Design for media: Conversation with Al Lucca, VP of Design at Axios
One of the roles design & designers have is the one to build bridges between disciplines and expertise.
That set of invisible connections, rules, and protocols is always an outcome of design, hidden but tangible.
In the past 15 years, we changed a lot the way we consume pieces of information, literally transforming the way we report the news or tell stories. News today is more accessible to be consumed in many different ways, and we use a different approach to evaluate what we get: swipe up and get the point; play and get entertained; click, be informed and share, and much more.
In the past years, we have seen a fade from what we can call the “attention economy” where the time spent on a website, in an article online or in a video, was the primary goal and metric to measure success rather than value delivered.
And with this progressive change, not only changed how we tell stories but also how we “wrap them” to be consumed. From long articles, time-consuming and centralized in one place to short and fragmented media assets, spread in an ecosystem of touch-points with different consumption formats.
And if this wasn’t enough, now platforms, communities, local, state, and governments are creating a complex patchwork of regulation, asking to design content to match all these requirements.
Recently, Quibi, a LA startup announced as the Neflix rival, raised $1.75billion to deliver short format content. The day it launched, the Quibi app rose to n.3 in Apple’s App Store, but by mid-June, it was n.284 with a lack of design perspective to bridge content and how the audience consumes media correctly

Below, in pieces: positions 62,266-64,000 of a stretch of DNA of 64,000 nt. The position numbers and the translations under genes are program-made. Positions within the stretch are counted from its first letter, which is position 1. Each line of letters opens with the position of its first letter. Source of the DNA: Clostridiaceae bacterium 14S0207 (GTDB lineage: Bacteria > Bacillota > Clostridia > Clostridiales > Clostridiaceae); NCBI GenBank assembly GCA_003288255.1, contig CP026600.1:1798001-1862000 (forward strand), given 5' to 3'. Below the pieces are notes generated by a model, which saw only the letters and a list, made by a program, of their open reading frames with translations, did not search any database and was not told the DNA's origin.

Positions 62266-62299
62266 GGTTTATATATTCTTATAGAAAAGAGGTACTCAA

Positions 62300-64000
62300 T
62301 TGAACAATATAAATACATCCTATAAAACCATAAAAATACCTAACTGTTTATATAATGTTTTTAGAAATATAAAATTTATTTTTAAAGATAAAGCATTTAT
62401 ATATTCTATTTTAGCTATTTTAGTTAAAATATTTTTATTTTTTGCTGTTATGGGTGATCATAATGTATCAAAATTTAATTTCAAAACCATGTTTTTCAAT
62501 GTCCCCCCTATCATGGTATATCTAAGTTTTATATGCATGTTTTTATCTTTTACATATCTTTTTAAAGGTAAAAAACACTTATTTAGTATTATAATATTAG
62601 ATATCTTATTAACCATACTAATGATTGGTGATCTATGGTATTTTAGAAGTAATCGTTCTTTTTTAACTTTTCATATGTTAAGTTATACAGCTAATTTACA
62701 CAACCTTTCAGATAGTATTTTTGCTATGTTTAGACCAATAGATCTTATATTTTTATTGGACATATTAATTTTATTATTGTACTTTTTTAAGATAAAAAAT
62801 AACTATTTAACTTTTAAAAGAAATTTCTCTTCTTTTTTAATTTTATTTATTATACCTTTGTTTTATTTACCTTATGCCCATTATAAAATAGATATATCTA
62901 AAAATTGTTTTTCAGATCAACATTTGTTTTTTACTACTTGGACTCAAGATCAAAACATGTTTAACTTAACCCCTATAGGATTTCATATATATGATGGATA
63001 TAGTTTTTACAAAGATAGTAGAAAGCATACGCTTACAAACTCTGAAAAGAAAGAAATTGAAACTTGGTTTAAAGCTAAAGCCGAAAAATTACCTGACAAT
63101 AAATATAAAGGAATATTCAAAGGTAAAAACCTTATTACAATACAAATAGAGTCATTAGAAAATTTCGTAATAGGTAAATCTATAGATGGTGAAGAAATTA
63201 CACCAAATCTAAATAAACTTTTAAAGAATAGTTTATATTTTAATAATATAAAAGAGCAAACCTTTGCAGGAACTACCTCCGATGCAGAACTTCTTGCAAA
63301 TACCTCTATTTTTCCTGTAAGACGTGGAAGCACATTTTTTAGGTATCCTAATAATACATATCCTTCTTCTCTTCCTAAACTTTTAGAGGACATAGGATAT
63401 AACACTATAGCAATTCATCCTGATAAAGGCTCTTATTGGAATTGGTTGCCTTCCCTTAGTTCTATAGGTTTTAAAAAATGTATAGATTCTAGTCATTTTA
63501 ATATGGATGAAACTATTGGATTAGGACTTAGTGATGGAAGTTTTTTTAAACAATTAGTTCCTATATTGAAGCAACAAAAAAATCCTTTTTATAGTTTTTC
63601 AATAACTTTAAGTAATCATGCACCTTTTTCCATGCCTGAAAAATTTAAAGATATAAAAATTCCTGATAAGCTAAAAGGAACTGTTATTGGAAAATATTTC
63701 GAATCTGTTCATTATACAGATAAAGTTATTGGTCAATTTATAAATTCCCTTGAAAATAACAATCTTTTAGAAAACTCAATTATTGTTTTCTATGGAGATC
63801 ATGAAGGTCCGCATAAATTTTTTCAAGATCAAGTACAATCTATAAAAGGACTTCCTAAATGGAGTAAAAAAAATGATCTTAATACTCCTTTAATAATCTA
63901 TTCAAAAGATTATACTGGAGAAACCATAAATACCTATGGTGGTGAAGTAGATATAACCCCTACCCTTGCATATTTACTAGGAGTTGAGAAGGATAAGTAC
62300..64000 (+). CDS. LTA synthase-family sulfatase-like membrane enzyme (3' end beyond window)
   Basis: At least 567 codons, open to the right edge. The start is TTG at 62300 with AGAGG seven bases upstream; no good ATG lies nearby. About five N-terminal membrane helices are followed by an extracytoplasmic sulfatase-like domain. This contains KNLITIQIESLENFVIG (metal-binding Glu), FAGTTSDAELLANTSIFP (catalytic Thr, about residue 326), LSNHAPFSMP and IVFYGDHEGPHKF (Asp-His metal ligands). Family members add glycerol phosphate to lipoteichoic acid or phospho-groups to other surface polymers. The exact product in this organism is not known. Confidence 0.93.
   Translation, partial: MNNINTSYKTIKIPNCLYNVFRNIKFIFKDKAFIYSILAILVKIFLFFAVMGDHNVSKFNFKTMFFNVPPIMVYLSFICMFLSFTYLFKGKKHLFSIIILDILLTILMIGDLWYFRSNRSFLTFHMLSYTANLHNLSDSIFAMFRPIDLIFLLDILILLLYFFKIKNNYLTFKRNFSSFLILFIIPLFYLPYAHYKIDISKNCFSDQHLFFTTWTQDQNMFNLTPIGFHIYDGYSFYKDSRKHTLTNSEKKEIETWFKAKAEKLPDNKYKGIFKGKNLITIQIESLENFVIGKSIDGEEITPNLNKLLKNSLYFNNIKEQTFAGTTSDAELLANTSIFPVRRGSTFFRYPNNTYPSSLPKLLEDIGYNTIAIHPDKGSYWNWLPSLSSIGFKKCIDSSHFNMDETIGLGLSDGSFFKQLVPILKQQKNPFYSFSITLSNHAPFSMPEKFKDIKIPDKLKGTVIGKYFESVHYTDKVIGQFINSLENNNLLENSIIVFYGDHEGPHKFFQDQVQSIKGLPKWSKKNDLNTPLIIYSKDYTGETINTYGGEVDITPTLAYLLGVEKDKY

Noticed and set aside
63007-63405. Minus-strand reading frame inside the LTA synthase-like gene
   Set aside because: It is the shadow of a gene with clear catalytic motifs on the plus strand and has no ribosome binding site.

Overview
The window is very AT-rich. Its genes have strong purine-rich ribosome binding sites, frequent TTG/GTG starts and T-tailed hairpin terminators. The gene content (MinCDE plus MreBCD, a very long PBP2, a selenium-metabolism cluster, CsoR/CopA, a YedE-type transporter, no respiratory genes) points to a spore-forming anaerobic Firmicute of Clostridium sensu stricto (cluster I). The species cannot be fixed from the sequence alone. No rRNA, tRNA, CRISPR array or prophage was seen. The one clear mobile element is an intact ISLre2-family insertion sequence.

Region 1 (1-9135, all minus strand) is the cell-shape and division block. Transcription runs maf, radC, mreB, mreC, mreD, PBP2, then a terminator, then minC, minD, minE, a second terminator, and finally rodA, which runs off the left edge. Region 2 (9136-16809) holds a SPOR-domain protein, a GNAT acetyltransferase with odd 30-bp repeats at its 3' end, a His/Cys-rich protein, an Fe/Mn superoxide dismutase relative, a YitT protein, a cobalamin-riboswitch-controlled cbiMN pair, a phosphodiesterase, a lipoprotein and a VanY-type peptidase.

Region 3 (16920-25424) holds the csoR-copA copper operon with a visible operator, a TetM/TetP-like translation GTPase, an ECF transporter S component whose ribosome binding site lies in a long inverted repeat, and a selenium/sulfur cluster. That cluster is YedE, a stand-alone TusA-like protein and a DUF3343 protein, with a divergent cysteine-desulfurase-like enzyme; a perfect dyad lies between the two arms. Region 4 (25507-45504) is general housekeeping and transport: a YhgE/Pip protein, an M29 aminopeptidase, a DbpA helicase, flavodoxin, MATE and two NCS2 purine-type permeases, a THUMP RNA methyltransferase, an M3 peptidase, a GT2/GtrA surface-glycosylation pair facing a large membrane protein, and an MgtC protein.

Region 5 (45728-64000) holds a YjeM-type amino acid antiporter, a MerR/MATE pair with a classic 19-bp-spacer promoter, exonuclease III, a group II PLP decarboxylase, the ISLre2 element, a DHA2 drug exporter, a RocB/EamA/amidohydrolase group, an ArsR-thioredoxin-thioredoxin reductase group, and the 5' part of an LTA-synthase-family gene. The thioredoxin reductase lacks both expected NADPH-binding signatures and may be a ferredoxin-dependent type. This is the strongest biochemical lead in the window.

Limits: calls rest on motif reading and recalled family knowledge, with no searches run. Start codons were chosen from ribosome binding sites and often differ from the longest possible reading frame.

Dispart the fact there are not schools today that can really prepare you in this fast-changing context and always evolving type of job, Al shares with me how much relevant a design perspective is it. In particular, the capacity to help large organizations systemize their digital ecosystems is fundamental not only to grow and react quickly to the change of the audience’s needs but also to innovate.
Of course, we are not only talking about design from an aesthetic point of view but also as design as strategy, design operations, and design culture necessary to become a facilitator rather than merely an executor.
Al remarked how much different the day-by-day activities are if you work in a large organization such as Viacom, where each brand has its dedicated team or work for “startups” such as Axios with a more lean-approach.
And to be clear, Axios is an increasingly relevant brand in the international media landscape. If the work is slightly different, the pressure to make the right choices is equal to the stress that can be found in a consolidated organization.
I asked Al many questions, but one brings my attention: the relationship between the design practice and the newsroom. In the past years, I have seen a lot of media companies shape teams where designers, strategists, and storytellers sit all together in the way to close better and faster the loop and maximize the consumption of the content through the digital ecosystem.
I assumed Axios approached this method and I imagine a very close relationship between designers and the newsroom, but what Al told me was very different: “No, the newsroom is essential, stay independent, and focused on which part of the story we want to share. However, design and the newsroom have at prior establish principles in the way we tell stories and how we want to distribute value through those stories.”
Today, in a world where we are overloaded with information, where time is precious, and always more a new form of currency, establishing trust with the audience is more critical than how much time they spend with you.
Trust is a value. A value becomes tangible not only through the true story you share but also through precise alignment of what, how, and why you do what you do.
And a designer has an evident role in facilitating and establishing and system to achieve it.